So you have heard that crappie reproduce very fast and can often overcrowd small ponds. At the same time, you hear that some places have been overfished and they have had to institute length and number restrictions to increase the abundance of crappie.
So these conflicting statements may be leading you to wonder “How fast do crappie grow?” and “When will crappie reach a decent size?”
White crappie will tend to grow in length slightly faster than black crappie. A crappie will grow between 3 and 4 inches per year for the first years of its life. By year three this growth will slow to about 2 inches per year and stabilize around ¾ to 1 inch of growth per year from year 5 on due to their larger size.
Crappie Yearly Growth Chart
|.05 to .1 LB
The numbers included here are an average and you can expect to see outliers in both edges of the spectrum, however you can generally expect similar results as posted here.
Expected Lengths of Crappie by Year
While it is difficult to tell exactly how old a crappie is, some generalizations can be made based on their size.
On average a crappie will reach between 3 and 4 inches in its first year of life. This can be seen quite frequently at any location where crappie are raised as stock fish. Most fingerlings you purchase will be in this size range.
By the end of the second year crappie will be in the range of 7 to 8 inches in size. This tends to be a fairly common size for crappie caught while fishing. Crappie in this size range abound primarily because of the short amount of time it takes to reach this age. This is also the point at which the crappie are mature enough to begin breeding.
During age 3 crappie the growth of crappie in length will slow down to about 1 to 2 inches. This is due to the fact that they are growing thicker and taller at the same time. You can expect a size range of around 9 to 10 inches at the end of the third year.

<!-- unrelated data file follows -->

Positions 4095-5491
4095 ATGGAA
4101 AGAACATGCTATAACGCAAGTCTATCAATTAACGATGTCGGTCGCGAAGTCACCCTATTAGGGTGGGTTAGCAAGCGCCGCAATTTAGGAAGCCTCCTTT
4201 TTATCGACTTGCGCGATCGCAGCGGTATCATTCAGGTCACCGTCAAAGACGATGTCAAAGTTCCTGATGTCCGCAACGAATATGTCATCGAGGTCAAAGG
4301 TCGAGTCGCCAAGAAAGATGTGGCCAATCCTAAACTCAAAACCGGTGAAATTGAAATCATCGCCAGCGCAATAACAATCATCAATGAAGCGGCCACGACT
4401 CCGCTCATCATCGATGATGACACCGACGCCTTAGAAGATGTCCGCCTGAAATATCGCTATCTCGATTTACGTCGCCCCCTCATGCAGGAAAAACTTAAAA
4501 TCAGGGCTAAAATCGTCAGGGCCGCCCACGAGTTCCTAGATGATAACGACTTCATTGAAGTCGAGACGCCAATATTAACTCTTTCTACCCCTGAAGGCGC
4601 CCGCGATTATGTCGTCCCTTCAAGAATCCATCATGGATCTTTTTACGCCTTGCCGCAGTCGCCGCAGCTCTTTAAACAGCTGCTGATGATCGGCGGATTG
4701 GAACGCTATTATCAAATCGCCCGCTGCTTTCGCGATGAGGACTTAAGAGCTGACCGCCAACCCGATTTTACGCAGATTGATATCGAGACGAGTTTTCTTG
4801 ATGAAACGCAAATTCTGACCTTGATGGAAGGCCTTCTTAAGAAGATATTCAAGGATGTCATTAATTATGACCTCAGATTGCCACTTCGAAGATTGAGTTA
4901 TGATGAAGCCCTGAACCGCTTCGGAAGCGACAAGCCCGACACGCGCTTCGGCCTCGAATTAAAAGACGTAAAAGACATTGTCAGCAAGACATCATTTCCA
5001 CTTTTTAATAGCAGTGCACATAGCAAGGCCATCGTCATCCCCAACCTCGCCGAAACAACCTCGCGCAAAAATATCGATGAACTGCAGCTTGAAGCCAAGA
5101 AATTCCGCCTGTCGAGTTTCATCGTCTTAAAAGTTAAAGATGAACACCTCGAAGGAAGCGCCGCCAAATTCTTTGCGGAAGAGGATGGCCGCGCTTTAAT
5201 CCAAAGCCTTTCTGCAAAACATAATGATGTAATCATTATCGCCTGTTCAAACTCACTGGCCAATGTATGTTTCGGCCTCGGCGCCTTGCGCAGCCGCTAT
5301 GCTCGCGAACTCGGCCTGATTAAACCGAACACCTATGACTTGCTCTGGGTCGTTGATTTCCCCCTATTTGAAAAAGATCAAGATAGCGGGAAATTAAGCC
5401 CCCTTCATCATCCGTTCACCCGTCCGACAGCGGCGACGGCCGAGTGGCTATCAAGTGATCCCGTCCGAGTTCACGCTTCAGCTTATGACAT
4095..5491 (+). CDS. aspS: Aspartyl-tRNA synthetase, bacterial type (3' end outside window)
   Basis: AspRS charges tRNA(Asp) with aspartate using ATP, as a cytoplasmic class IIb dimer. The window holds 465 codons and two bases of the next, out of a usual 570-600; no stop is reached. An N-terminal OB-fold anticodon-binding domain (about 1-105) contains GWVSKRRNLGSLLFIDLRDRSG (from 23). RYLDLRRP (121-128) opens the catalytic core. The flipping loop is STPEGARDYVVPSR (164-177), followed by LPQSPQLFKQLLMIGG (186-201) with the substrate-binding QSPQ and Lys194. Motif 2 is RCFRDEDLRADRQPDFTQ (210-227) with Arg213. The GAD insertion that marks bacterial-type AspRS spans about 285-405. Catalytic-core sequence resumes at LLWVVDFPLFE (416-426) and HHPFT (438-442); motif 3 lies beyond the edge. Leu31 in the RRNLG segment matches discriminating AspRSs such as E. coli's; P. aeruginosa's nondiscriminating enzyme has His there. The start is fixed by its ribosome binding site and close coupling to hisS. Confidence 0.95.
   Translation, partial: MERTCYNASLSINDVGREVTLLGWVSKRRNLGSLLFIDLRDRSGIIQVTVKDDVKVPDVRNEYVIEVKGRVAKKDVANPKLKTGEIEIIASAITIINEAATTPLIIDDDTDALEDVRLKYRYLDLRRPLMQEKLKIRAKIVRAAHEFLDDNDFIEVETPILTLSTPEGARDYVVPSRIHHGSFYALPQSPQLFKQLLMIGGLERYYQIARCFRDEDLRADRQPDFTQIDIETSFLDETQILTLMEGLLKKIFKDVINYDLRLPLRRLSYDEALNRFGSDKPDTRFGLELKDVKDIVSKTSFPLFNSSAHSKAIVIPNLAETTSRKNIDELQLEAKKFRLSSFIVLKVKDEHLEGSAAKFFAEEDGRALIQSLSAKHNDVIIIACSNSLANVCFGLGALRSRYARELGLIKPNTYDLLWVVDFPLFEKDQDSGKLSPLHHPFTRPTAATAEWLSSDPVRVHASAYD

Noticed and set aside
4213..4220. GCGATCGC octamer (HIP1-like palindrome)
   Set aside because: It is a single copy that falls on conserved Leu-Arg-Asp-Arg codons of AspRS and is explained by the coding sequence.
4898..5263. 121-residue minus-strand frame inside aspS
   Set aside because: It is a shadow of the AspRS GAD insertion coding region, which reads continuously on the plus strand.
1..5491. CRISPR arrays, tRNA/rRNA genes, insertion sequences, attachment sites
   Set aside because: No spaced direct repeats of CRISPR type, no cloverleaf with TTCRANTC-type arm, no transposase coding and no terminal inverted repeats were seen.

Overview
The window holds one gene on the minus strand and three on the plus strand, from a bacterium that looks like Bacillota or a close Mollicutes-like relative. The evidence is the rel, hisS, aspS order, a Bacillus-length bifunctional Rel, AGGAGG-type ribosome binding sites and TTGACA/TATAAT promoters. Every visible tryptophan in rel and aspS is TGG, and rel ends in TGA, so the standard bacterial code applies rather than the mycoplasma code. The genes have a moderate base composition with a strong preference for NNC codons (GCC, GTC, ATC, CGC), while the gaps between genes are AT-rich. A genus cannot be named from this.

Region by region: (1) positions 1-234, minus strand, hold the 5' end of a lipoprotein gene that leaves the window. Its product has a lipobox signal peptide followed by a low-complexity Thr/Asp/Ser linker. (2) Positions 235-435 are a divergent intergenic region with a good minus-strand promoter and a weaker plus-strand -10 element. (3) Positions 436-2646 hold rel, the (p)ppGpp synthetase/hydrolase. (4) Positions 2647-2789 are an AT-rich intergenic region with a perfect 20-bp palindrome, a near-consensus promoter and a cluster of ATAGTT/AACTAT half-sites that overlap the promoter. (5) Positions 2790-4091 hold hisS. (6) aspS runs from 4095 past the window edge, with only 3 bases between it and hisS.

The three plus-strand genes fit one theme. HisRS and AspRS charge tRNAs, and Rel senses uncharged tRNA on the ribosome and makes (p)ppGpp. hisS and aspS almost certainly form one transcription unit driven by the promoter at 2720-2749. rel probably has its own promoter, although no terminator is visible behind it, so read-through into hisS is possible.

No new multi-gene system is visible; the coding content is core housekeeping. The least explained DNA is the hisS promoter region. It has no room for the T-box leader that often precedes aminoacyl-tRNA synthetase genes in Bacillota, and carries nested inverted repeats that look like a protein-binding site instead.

As crappie age into year 4 and 5 you can expect to see lengths of around 10 to 12 inches. Growth at this point has slowed down considerably. Depending on the location you are fishing it can be somewhat rare to find crappie much larger than this. It is estimated that only around 10% of crappie spawned will reach this size.
Food supply, weather conditions, and predators along with human consumption are all factors that can influence the size of crappie in your local water source.
Things That Cause Crappie to Grow Faster
There are certain factors that can cause crappie to grow faster than they would in other areas. As with nearly any species in perfect conditions they can flourish. Let’s examine some of the things that crappie need to grow at a rapid pace.
The Effect of Weather On Crappie Growth Rate
When discussing weather and crappie growth, I am not talking about how much rain or sun we had yesterday. This has more to do with the overall weather seasons. While they remain somewhat active in the winter, crappie do slow down becoming more lethargic and requiring less food to maintain their size.
In regions that have longer summers or very mild winters it is common to see fish that grow to a larger size in a shorter time frame. Southern areas such as Georgia, Alabama, Florida and Mississippi provide evidence of this. Their longer summer and milder winters make for a longer growing season, both for plants and crappie.
An Adequate or Plentiful Food Supply Is Necessary for Crappie Growth
As is the case in any living organism, energy of some sort is needed to grow. In the case of crappies, this energy comes primarily from the foods they consume. Crappie eat things such as zooplankton, insects and even other fish, each of these at somewhat different stages of their life. If one of these food sources are missing then it is possible that the crappie could become stunted at that point in their life.
Crappie Have a Hard Time Reaching Large Sizes If There Are Too Many Predators